19 August, 2007

Teaching with emphasis


Computational Science Research Assistant Professor

The Computational Materials Science Center seeks a highly qualified computational scientist. The computational scientist will be responsible for design, implementation, and maintenance of data mining and knowledge discovery tools for chemical structure, chemical compounds and properties databases.

The ideal candidate will have an advanced degree in computer science or a Ph.D. in a chemistry-related discipline with significant computational experience, including machine-learning methods, database management and Web interfaces. Experience in cheminformatics, chemical database formats and chemical structure analysis is a plus.

Applications will be received continuously until the position is filled. Qualified candidates should send their CV containing a detailed description of their computational skills, relevant computational work done, list of publications and contact information for three references. Applications should be entered online at http://jobs.gmu.edu by selecting "Computational Materials Science Center" in the department menu.
The position is for two years. Salary will be commensurate with experience, but will not include benefits.
What the fuck, people? This position isn't going to pay more than $85,000 a year. In fact, that's probably the high end of the range, with $65,000 being the bottom. Yet, the position is for an assistant professorship. You're a lackey. For two years. With no benefits. They want somebody highly qualified, which is reasonable, given what they're doing, but they're asking for such a specific skill set that they can't possibly get anyone less than either a doctorate (they do suggest this) or twenty plus years in both chemistry and computer science. Somebody who's going to know Lisp, data architecture, probably filesystem mechanics, and who also understands the chemistry industry from an extremely technical point of view.

Are they looking for somebody retired? Are they looking for somebody who has all these skills but who, for some reason, is unable to pull down the $150k they'd make elsewhere? I really fail to see how anyone could want this position. I mean, sure, they'll probably do great stuff, but being a toady, losing your funding in two years, and "your" work actually being the work of the tenured prick who you actually work for.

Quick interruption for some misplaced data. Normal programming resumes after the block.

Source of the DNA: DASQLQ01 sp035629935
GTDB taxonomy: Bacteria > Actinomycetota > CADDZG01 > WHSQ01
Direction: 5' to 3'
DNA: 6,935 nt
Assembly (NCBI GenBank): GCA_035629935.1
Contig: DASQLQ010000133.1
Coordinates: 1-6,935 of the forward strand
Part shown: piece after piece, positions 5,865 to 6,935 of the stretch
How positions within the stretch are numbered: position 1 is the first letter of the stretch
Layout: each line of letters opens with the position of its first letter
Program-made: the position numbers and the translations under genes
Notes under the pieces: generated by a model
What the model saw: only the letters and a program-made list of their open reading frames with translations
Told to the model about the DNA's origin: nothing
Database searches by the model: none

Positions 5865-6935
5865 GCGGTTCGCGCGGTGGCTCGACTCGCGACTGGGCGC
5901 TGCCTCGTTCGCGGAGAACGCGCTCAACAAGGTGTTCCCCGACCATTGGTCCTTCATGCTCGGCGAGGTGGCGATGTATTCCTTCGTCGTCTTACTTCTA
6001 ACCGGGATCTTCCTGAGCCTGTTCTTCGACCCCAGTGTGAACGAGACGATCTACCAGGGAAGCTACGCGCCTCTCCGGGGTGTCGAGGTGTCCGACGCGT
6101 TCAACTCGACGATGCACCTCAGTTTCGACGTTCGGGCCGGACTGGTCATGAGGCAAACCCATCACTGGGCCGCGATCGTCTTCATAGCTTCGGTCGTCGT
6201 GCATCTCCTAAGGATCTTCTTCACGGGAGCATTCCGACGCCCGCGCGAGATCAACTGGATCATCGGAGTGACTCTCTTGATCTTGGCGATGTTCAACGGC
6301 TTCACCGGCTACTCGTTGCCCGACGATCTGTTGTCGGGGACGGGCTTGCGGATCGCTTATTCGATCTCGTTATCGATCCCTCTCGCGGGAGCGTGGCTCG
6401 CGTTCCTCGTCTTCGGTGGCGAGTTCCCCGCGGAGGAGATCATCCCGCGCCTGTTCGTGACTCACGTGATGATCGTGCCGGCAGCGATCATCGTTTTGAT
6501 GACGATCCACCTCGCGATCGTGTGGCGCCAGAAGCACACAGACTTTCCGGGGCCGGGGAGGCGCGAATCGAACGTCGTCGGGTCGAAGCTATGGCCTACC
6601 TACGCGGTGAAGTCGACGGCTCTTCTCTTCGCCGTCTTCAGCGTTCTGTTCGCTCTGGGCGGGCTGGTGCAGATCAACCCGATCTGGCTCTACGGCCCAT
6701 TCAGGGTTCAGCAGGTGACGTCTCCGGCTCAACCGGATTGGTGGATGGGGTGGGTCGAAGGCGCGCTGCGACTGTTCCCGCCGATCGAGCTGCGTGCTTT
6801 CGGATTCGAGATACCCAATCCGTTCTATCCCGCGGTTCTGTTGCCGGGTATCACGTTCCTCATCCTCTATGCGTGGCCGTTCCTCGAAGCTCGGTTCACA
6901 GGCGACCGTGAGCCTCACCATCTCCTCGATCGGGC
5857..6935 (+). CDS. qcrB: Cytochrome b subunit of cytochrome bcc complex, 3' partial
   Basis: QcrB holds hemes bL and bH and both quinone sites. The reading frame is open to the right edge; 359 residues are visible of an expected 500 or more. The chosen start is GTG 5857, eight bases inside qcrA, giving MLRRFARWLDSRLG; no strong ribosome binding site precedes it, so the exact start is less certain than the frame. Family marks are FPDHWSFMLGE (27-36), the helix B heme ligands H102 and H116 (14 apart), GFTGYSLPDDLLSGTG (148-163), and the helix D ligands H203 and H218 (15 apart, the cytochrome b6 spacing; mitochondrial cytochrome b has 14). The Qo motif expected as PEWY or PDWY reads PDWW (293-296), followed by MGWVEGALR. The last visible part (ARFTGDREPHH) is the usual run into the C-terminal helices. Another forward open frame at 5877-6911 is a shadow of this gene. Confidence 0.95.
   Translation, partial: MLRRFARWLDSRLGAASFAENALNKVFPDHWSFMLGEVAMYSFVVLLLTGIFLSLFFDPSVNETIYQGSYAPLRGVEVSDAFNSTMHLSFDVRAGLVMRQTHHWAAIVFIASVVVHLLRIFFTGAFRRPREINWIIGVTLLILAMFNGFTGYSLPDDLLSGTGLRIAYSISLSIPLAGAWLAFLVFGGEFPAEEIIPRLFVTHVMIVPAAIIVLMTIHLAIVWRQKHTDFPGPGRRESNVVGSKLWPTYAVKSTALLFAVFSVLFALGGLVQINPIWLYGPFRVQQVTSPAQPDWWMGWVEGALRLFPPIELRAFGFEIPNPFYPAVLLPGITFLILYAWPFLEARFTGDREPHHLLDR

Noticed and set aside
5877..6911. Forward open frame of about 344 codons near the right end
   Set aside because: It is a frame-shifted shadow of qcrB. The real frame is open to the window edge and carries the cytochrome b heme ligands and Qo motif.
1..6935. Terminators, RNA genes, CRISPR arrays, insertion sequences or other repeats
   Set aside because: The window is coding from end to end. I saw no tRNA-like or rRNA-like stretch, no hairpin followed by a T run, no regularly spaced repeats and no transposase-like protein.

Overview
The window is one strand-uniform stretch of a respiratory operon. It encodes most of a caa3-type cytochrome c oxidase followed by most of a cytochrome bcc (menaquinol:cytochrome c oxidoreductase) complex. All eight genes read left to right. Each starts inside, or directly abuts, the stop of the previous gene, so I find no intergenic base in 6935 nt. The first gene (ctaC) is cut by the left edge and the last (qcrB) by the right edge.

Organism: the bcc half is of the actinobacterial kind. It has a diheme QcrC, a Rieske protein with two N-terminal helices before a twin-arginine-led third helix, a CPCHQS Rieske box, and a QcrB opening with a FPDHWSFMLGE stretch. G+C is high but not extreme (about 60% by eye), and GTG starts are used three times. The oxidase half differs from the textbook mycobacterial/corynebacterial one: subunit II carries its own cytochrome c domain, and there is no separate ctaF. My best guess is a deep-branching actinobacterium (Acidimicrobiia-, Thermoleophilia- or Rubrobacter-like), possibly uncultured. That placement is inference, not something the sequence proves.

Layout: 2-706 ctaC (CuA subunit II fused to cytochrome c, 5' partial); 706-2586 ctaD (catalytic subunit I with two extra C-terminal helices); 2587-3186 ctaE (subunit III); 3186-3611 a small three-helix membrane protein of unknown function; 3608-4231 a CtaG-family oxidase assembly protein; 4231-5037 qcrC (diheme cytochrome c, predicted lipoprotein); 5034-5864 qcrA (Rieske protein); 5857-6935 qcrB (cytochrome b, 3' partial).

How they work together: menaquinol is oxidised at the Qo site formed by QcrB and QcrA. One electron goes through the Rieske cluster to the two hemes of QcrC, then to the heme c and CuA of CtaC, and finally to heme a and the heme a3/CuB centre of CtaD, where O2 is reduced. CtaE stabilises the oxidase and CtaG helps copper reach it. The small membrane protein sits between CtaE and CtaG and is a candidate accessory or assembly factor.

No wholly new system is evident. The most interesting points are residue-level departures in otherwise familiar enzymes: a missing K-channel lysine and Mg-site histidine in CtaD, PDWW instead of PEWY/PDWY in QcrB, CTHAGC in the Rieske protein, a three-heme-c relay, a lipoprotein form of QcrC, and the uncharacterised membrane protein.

They're a good university. I've said before, and I'm sure I'll say it again: I love teaching, but holy cow is the pay shit. The more I look for a teaching position these days, the more I also find that they have a wholly unrealistic impression of the candidate base (or they're raping grad students; equally possible), and they're not really interested in doing anything but rubbing their academic squishy bits against themselves.

They have so many positions that are assistants to assistants to the semi-provost of the director of human information definition center. I mean, shit that just makes my mind boggle. There are no, as far as I can see, positions that look like:


Instructor, Undergraduate, Programming

Masters degree or ten years industry experience preferred, in addition to pre-vetting by tenured staff of computer science department. Must be able to teach C, Java, and Lisp from provided materials. Additionally, incumbent will be expected to create curricula as required. Strong familiarity with Unix, Windows, and other operating systems required, as well as the ability to teach from any of the above platforms.

Certifications from professional organizations, such as the CISSP or RHCE, will be considered as qualifications and favored on submitted curricula vitae, however interviews with faculty and teaching ability will be given higher preference in hiring.


Now, that looks a lot more like an industry posting than one of these stupid academic postings, and I'm not really sure where the discrepancy comes from. Given it's a teaching position, I'd expect something like $62-97k, depending on experience, for the position. And it would be a full professorship, with tenure at ten or fifteen years. And for heavens' sake, fucking health insurance and life insurance for the new prof.

So, what in the hell is wrong with academia that they can't figure out how to hire people or even train them? We get a new MA or PhD or even just somebody with an AA, and it takes them four fucking years before they're worth a shit. And yet, academia wants more of the same academic fuckers that created the useless twits coming out of colleges today. Seems to me if academia started looking for the people that were, you know, already spun up, that they might be able to produce students who were more useful.

btw, hi Cheryl.

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